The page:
Obokata, T (2019) Combating Transnational Organised Crime through International Human Rights Law. International Human Rights Law Review, 8 (1). ISSN 2213-1027

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This article explores the key obligations imposed upon States under international human rights law to combat transnational organised crime. It begins by highlighting a number of human rights which are affected by various forms of organised crime, such as the rights to life, liberty and security, health, property, culture, as well as the prohibition on slavery/forced labour and other inhuman or degrading treatments. The article then analyses the key obligations imposed upon States under international human rights law, with particular reference to (1) investigation, prosecution and punishment, (2) protection of victims and (3) prevention. The main conclusion reached is that international human rights law is indeed useful as it encourages States to adopt a holistic approach capable of addressing the complex and multi-faceted nature of transnational organised crime beyond simple criminal justice responses.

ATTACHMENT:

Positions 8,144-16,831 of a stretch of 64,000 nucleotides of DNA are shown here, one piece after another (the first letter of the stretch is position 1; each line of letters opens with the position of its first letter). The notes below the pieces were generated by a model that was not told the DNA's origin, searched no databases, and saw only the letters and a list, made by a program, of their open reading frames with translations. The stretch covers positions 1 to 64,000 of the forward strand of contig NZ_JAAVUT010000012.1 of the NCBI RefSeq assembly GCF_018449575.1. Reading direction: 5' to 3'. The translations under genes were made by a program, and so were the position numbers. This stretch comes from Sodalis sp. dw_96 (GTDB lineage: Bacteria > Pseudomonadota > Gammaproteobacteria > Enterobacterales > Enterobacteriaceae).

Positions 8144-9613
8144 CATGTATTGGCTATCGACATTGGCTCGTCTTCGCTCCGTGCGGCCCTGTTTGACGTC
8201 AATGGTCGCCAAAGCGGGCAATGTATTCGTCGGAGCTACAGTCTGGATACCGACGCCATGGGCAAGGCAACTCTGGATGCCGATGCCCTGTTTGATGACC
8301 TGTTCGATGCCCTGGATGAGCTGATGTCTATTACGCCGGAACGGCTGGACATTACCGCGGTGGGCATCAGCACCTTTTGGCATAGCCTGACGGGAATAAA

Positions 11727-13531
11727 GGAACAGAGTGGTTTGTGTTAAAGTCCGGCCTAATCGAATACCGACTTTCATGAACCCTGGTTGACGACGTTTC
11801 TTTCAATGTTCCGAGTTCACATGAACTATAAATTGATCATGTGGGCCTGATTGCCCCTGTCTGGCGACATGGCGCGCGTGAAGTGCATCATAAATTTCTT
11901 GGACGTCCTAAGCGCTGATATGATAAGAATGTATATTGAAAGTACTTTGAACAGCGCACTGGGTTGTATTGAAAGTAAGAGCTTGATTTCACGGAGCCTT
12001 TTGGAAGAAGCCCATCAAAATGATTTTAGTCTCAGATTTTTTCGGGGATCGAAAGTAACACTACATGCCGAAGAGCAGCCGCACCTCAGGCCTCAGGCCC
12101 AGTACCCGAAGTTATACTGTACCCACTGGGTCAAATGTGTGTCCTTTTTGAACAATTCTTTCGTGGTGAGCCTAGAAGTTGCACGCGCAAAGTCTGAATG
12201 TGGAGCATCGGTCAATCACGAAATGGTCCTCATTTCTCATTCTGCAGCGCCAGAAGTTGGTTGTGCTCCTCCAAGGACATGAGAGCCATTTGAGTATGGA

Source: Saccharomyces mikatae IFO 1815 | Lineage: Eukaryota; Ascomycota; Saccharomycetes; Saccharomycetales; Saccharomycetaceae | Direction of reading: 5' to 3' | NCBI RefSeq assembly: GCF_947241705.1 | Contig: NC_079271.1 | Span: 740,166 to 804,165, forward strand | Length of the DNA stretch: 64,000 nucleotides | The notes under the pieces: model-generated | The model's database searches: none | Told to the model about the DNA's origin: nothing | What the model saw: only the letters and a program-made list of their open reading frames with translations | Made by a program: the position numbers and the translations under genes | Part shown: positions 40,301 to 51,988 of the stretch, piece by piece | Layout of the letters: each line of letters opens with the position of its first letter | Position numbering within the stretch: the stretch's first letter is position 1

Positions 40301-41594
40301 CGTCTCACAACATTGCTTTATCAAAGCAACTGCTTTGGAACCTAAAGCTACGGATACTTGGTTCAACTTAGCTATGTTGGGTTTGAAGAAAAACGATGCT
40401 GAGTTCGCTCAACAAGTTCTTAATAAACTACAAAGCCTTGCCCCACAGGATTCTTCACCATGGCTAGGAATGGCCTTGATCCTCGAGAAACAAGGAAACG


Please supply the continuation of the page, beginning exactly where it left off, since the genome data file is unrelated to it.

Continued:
Item Type: Article
Additional Information: This is the accepted author manuscript (AAM). The final published version (version of record) will be available online via Brill Academic Publishers at https://doi.org/10.1163/22131035-00801003 - please refer to any applicable terms of use of the publisher.
Uncontrolled Keywords: transnational organised crime, law, criminal justice, international law
Subjects: K Law > K Law (General)
Divisions: Faculty of Humanities and Social Sciences > School of Law
Depositing User: Symplectic
Date Deposited: 26 Apr 2019 11:20
Last Modified: 03 Jun 2021 01:30
URI: https://eprints.keele.ac.uk/id/eprint/6217

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